Don't Let the Night Divide Us

Album: The Ultra Vivid Lament (2021)
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  • Three backstreet kids from South Wales, Manic Street Preachers have seen posh public school artists dominate the UK music scene over the past few decades. Here, with a nod and a wink, James Dean Bradfield warns the "toffs" they will not have everything their own way.
  • Don't let those boys from Eton
    Suggest that we are beaten – no, no, no

    Bradfield is confident the working classes will produce amazing bands and writers again. "It does seem like the upper echelons of society have tipped the cultural scales too heavily in their favor," he told NME. "That line is not talking about class war, it's just saying that once the balance has been tipped towards an egregious amount of privilege being displayed then inevitably it must swing back the other way at some point. When it does, you'll see something good."
  • Bassist and lyricist Nicky Wire peppers the song's message about the class system with some droll humor. "There's wryness to the lyric 'Don't let those boys from Eton suggest that we are beaten.' Like, we've got your number," Wire told Mojo magazine. "I'd been reading a lot of John le Carre and his quote about Eton being a curse, the sense of entitlement and brutality that it breeds. We pictured ourselves in Brighton Dome with platform heels and star-shaped guitars, almost winking. There is a much undervalued side to Manic Street Preachers; the fabulous disaster of life."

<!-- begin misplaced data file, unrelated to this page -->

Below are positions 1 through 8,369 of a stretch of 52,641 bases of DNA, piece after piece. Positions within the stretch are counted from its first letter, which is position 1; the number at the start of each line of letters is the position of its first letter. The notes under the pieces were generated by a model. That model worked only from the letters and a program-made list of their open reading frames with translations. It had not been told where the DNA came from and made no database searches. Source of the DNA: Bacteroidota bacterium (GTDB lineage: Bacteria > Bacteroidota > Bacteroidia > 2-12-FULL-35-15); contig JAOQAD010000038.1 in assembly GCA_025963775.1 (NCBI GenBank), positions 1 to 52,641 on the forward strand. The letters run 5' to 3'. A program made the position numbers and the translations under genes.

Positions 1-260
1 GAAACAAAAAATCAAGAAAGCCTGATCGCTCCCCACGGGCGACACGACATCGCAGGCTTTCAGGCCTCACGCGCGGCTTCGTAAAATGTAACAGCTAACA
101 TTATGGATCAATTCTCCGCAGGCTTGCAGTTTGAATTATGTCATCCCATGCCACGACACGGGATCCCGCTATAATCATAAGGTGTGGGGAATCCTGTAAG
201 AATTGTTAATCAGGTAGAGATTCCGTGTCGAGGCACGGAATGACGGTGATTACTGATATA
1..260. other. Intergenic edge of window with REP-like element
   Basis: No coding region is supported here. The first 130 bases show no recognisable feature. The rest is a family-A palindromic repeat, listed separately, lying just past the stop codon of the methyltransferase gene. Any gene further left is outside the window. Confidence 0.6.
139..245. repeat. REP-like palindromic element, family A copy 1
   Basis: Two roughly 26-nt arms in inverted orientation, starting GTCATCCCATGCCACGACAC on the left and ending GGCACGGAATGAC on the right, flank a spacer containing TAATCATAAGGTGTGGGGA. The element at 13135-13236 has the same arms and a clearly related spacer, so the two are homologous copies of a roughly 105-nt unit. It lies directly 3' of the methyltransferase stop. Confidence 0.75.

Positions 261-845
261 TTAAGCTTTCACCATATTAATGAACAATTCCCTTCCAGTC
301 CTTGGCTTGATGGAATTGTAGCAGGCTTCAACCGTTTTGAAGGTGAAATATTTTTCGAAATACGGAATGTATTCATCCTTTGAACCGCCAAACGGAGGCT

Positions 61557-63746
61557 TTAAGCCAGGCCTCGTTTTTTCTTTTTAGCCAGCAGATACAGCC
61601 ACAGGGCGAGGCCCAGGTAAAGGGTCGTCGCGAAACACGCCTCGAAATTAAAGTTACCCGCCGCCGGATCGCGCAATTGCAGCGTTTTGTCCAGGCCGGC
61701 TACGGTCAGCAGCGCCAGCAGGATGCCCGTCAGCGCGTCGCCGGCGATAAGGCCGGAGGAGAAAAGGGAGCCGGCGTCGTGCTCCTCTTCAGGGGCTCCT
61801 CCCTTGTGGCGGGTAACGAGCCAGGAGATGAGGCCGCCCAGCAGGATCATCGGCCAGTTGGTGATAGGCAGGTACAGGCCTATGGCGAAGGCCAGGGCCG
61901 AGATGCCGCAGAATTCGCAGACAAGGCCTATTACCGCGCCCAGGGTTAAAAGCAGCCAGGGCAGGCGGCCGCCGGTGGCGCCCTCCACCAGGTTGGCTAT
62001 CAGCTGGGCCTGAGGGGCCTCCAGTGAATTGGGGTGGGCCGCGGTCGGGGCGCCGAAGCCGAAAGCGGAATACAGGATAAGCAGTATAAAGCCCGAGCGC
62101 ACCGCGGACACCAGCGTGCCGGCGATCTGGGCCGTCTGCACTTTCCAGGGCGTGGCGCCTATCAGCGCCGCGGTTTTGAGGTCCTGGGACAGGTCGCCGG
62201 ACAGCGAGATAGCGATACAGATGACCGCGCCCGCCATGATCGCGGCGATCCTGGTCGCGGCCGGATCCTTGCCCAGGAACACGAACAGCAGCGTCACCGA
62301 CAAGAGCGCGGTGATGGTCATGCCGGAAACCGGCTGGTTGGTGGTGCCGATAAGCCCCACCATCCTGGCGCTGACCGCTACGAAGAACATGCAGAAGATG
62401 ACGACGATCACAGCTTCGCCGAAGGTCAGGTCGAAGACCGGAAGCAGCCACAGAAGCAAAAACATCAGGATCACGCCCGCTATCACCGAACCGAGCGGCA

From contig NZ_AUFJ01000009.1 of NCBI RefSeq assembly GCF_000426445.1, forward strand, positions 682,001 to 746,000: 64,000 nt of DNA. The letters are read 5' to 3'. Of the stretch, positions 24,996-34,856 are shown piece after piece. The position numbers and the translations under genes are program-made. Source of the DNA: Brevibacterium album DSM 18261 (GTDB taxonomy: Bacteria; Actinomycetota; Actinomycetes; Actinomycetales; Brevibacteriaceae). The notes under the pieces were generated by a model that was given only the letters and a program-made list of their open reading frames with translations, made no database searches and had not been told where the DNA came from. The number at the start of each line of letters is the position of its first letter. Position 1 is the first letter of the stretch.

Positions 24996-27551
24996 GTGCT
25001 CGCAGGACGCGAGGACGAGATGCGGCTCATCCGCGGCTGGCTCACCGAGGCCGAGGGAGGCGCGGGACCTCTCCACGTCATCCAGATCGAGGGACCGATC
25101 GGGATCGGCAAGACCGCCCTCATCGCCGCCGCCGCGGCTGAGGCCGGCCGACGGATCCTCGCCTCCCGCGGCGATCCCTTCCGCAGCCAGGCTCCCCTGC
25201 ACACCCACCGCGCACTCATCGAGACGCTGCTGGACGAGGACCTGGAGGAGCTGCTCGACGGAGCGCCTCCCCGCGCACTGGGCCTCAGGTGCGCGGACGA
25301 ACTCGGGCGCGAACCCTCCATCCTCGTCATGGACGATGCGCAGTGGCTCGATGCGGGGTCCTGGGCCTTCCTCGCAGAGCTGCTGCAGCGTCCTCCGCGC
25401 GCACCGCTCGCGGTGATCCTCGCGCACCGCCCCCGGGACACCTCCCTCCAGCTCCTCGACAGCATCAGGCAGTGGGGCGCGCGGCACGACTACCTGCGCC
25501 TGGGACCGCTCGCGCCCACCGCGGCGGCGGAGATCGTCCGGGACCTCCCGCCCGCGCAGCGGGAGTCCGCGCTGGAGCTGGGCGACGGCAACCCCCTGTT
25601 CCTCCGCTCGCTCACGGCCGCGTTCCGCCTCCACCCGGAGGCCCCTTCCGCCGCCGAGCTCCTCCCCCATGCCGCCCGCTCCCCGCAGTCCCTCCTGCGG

• Manic Street Preachers recorded the song for The Ultra Vivid Lament, the band's first album initially conceived by Bradfield on piano rather than guitar. The approach helped sugar the pill on such avowedly political tracks as "Don't Let the Night Divide Us."

    "That one really is The Clash playing Abba," Wire told Mojo of the song. "A bit of Waterloo mixed with The Cost of Living EP."


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